I can’t offer any great insight into the life of Paul Newman, whose death was announced this weekend.
But I was lucky enough to sit next to him once – as he bounced an early ‘997’ generation Porsche 911 over the kerbs at Mondello Park for a charity event – and I confirm that his enthusiasm for cars, and his driving ability, were completely genuine.
I was meant to be interviewing him at a fundraising event for his ‘Hole in the Wall’ children’s charity. That plan failed when I got bundled into the car with a whirring dictaphone and, as an intensely private man, he politely declined the chance for a chat: “I’m just here to drive: I’m the fastest taxi driver in Ireland.”
The following five laps were a combination of impressive pace and a quiet, semi-private commentary as he acclimatised to the track and the car – “it always goes light there,” “faster through there”, “later on the brakes”.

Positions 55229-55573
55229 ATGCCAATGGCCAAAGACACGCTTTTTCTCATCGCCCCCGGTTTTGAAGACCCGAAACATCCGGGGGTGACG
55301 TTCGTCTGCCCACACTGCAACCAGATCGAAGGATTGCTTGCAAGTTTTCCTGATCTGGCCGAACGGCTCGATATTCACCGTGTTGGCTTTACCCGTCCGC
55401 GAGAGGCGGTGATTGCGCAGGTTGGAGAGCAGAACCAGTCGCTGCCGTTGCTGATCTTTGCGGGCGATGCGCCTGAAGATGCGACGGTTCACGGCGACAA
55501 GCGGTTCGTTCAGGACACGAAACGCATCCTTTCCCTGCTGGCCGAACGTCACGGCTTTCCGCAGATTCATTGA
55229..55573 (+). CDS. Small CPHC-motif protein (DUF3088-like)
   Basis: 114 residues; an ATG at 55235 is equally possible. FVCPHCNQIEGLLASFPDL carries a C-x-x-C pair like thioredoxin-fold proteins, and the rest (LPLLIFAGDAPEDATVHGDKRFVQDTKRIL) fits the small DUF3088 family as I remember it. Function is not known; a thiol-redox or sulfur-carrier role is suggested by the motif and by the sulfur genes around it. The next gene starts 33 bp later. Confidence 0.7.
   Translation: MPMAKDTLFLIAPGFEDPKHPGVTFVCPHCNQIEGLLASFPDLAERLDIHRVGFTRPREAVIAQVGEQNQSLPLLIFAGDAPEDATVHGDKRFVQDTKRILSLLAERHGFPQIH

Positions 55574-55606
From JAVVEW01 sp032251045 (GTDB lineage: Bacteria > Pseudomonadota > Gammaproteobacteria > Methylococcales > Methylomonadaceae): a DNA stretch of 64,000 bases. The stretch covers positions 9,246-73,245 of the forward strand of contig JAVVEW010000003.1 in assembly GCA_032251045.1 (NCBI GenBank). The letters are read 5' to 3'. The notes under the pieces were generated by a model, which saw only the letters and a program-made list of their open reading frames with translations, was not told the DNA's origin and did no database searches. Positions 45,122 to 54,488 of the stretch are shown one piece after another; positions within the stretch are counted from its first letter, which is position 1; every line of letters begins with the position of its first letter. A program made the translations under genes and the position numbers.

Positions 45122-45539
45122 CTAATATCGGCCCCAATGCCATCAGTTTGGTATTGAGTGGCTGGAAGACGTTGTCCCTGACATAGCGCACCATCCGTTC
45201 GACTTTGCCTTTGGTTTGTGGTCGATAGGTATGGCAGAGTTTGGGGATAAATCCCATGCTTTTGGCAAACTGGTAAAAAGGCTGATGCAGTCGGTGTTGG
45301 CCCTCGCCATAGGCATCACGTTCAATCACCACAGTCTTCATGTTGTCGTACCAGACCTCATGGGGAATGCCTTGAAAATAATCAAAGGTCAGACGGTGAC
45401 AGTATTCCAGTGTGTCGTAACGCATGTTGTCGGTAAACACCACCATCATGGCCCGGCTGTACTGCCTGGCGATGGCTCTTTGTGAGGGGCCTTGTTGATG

Newman was certainly the quickest 79-year old I’ve ever sat next to – his pace was real, behind the cloak of the PASM stability control, he was balancing the car with the natural ease of the genuinely handy, heel-and-toeing his way down the gearbox perfectly.
The cooling-down lap gave the chance for some conversation about his enthusiasm for racing, the importance of his charity work “more important than acting? Definitely”, and his deeply improbable V8-engined Volvo.
As we coasted to a halt in the pits I asked him about the pleasure he took from piloting a car as quickly as he could around a racetrack. His answer will stay with me forever – delivered with blue eyes blazing over the rim of his sunglasses: “Driving? That just runs out of your toes. It’s just blissful.”